Fundraising analytics expert Kirk Smith recently joined host Carrie Davis to discuss data, metrics, and testing for nonprofit fundraisers. Smith urged moving beyond overly simplistic metrics like average gift size and focusing instead on retention rates, gift amounts, and performance of specific donor subgroups.
According to Smith, investing in fundraising and analytics can yield exponential returns, but most nonprofits underinvest due to outdated thinking that emphasizes low fundraising costs. Advanced tools and plentiful, clean data are required for accurate analytics and AI, but these are often out of reach for smaller nonprofits, creating a divide between larger nonprofits that can invest and smaller ones that cannot.
Incentivizing analytics and fundraising with commissions on increased revenue could drive better results but goes against established ethical codes. Rigorous testing is also required to make data-driven decisions, yet many nonprofits lack the capacity to test properly.
Smith advised starting with a “null hypothesis” that assumes no difference between options. Nonprofits also need to consider sample sizes large enough to draw statistically significant conclusions. While best practices have their place, over-reliance on them can mask more effective combinations of changes for specific subgroups.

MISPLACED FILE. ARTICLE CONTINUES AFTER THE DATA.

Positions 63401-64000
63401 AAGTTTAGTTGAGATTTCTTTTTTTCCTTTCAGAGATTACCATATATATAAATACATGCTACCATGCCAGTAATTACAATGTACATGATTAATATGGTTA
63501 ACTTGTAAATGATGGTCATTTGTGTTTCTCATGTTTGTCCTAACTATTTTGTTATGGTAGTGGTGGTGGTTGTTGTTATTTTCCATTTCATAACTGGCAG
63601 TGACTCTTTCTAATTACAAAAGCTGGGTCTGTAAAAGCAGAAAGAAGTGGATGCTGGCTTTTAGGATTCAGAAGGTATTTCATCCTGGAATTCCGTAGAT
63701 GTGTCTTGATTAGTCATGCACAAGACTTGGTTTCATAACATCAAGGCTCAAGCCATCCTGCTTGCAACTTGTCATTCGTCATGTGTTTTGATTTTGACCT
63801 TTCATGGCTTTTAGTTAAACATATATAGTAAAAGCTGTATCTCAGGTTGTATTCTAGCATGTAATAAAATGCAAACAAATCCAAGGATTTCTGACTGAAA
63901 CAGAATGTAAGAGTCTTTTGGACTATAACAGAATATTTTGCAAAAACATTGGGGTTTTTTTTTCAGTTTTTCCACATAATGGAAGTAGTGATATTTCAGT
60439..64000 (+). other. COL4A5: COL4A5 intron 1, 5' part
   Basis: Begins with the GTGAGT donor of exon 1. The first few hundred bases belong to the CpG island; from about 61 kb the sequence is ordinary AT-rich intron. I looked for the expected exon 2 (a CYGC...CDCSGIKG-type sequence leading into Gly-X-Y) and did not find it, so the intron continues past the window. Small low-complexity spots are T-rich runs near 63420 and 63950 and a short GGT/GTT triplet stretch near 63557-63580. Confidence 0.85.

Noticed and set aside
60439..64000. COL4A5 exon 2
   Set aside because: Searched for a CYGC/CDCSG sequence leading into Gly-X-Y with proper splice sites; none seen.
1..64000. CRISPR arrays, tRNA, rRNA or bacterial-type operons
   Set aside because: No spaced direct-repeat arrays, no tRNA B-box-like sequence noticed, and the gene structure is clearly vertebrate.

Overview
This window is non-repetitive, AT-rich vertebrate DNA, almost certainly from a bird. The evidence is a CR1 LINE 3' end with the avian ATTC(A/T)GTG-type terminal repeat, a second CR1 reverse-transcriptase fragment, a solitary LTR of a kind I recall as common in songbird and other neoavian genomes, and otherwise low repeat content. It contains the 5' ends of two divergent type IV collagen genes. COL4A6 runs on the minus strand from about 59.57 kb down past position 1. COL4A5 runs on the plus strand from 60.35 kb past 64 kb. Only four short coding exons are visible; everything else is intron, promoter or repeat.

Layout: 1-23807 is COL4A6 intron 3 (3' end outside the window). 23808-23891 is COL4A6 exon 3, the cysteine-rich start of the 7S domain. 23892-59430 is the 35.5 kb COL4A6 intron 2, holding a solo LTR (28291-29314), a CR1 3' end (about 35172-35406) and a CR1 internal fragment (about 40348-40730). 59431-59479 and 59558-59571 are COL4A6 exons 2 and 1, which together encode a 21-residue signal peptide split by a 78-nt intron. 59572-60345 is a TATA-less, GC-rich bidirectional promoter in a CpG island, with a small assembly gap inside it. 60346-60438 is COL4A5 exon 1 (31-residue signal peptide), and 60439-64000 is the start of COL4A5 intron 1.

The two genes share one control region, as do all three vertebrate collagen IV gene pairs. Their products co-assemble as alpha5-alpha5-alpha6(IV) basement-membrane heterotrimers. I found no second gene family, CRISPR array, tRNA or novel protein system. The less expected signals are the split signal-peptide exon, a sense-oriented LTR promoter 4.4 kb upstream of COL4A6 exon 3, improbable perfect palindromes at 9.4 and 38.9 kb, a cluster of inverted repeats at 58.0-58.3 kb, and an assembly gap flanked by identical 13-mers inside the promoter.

According to Smith, the answers lie in the data, but nonprofits must build the capacity to find them.
Investing in people, tools, and building a data-driven culture will be key. For smaller nonprofits, collaborating with others in their community or focus area may make advanced analytics more accessible. Overall, nonprofits that want sustainable growth will need to graduate from overly simplistic metrics and generic best practices to customized, data-driven decision making.
The conversation highlighted opportunities for nonprofit fundraisers to strengthen their use of data and testing to optimize fundraising performance. By moving from one-size-fits-all approaches to customized analytics, nonprofits can uncover insights that truly match their unique mix of donors and programs. While it may require upfront investments of money and time, data-driven fundraising offers substantial and lasting benefits.
View the full recording of this session in our Resource Library.